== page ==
13. Like
    rin and john got a reaction from David & Diana R in TAX QUESTIONS??   
    The intent is to meet the 39 week time test. See Figure B, note 3 in your link. If they take the moving expense deduction and subsequently fail the time test, they are supposed to file an amended return.
    Further in your link,
    "Time Test Not Yet Met
    You can deduct your moving expenses on your 2013 tax return even though you have not met the time test by the date your 2013 return is due. You can do this if you expect to meet the 39-week test in 2014 or the 78-week test in 2014 or 2015.
    If you do not deduct your moving expenses on your 2013 return, and you later meet the time test, you can file an amended return for 2013 to take the deduction. See When To Deduct Expenses later, for more details."
  14. Like
    rin and john got a reaction from David & Diana R in TAX QUESTIONS??   
    Typically the moving expenses are for costs related to changing jobs. However, reading thru the IRS info, you have a valid argument. I'd file it that way and if audited explain your reasoning. If the IRS disagreed with your logic, they would just charge you the tax difference as it is not willful tax fraud.
    With regards to employment costs, they are deductible on Schedule A (lines 21-27). However, only the portion over 2% of AGS is deductible.
  15. Like
    rin and john got a reaction from nanana in Tax questions (merged)   
    This is incorrect.
    A foreign spouse of a USC can elect to be treated as a resident for tax purposes. Once they do that, they can file MFJ, but by filing MFJ worldwide income of both individuals is subject to US tax. The Foreign Earned Income Exclusion would apply to any income either one of them earned overseas.
  16. Like
    rin and john got a reaction from Ning in Buy air ticket before the interview?   
    We bought ours before the visa was issued. Picked the visa up around noon and headed to the airport for a flight the same evening. The decision is a risk/reward decision only the OP can make. If the loss of a $1000 ticket is a risk he is willing to take, so be it. I took the risk because the ticket I purchased could be changed to any date within the next year for under $100 dollars. If it had been a $3000 ticket with no refund or changes, my decision would have been different. Only the OP can decide how much risk he is willing to take.
  17. Like
    rin and john got a reaction from del-2-5-2014 in Tax Break For Child Support When The Child Is Still In Home Country?   
    His wife is a resident. She has the same status as him when it comes to the IRS. So her child, if qualified as a dependent can be included on their joint return. I did not use the word "usually" of my own accord. It is a direct quote from the IRS publication (therefore the quotation marks). Since his wife is a "resident" in the eyes of the IRS, her child is as well. Her child must reside with her for more than six months of the year, but exceptions exist if the child is absent. Education is one of the exceptions.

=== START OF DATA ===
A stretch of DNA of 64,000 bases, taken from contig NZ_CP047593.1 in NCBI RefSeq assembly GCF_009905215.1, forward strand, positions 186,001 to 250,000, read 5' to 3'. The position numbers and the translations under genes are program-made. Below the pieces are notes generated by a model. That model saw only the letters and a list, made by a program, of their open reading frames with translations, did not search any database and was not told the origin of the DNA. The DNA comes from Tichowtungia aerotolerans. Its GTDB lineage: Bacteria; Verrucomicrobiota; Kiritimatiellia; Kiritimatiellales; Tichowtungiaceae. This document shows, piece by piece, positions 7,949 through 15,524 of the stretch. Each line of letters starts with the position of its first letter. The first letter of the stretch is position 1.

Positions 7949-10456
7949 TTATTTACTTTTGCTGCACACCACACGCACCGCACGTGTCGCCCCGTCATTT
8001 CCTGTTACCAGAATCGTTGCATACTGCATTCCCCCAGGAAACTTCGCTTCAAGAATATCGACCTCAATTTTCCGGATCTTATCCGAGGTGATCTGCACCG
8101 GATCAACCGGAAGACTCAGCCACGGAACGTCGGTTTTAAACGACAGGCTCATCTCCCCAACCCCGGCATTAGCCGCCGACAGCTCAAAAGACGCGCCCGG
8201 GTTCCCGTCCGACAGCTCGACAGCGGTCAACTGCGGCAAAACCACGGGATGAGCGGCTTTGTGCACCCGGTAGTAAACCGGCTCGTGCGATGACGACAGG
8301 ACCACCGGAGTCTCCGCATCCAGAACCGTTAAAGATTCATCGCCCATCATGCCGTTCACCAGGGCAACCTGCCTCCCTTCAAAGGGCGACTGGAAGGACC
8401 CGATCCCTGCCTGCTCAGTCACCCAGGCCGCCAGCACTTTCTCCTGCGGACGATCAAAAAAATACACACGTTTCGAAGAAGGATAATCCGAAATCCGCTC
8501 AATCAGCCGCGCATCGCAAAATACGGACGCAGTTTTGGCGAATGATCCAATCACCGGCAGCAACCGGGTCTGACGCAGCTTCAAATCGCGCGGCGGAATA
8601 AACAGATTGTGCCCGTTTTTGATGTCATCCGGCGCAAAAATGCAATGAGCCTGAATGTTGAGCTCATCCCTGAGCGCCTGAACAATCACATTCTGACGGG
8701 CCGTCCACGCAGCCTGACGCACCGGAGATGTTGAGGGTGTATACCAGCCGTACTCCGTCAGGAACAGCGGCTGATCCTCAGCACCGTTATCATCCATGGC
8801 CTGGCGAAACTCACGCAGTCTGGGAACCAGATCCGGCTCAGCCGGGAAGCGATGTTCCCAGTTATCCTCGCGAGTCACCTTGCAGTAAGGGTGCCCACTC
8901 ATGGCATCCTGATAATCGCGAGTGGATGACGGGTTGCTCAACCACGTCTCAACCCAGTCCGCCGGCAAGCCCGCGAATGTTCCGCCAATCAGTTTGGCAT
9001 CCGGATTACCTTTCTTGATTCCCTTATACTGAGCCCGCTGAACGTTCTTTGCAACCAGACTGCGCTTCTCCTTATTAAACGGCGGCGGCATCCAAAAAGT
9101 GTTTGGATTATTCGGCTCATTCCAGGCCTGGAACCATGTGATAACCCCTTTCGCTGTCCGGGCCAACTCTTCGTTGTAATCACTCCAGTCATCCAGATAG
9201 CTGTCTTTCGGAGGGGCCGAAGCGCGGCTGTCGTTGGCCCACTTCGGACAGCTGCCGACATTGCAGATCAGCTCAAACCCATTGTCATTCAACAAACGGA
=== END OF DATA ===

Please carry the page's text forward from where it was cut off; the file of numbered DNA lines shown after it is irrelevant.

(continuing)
I have read through reams of info on the subject. Talked with three separate IRS advisors on their hotline. One said yes, one said no, one said maybe, try it and they will either approve or not. Nothing fraudulent about filing and claiming her as a dependent as Slowlyman said it is clear as mud. Worst case scenario is they don't allow the dependent and adjust your return. They are not going to press criminal charges.
    I look at it this way. If he married her and lived in Thailand and the child lived with them he could file a joint tax return (doing so his wife would have to file as a resident of the US even though she has never been here and her income in Thailand would be subject to US tax) and claim the child as a dependent. A child does not have to be your natural child to be counted as a dependent. Stepchildren count the same as your natural born children.
    Being a tax "resident" and a LPR are entirely separate issues.
    My wife and I married in 2006. She first arrived in the US in April 2007 and her children in September 2007. For 2006, I filed jointly and declared her as a resident for tax purposes even though she had never set foot in the US. I filed an amended return for 2006 claiming her children who also had never set foot in the USA. Both were accepted.
  18. Like
    rin and john got a reaction from Ning in Visa options for Spouse of a Thai National   
    " Thai Visa is a very reliable and unreliable source of information."
    I love this post! It's sad that it is 100% accurate.
  19. Like
    rin and john got a reaction from Harsh_77 in i pay taxes i get s***t   
    I think you got screwed. As long as you can prove residency in PA, yours. Should have been the same as your husband's license.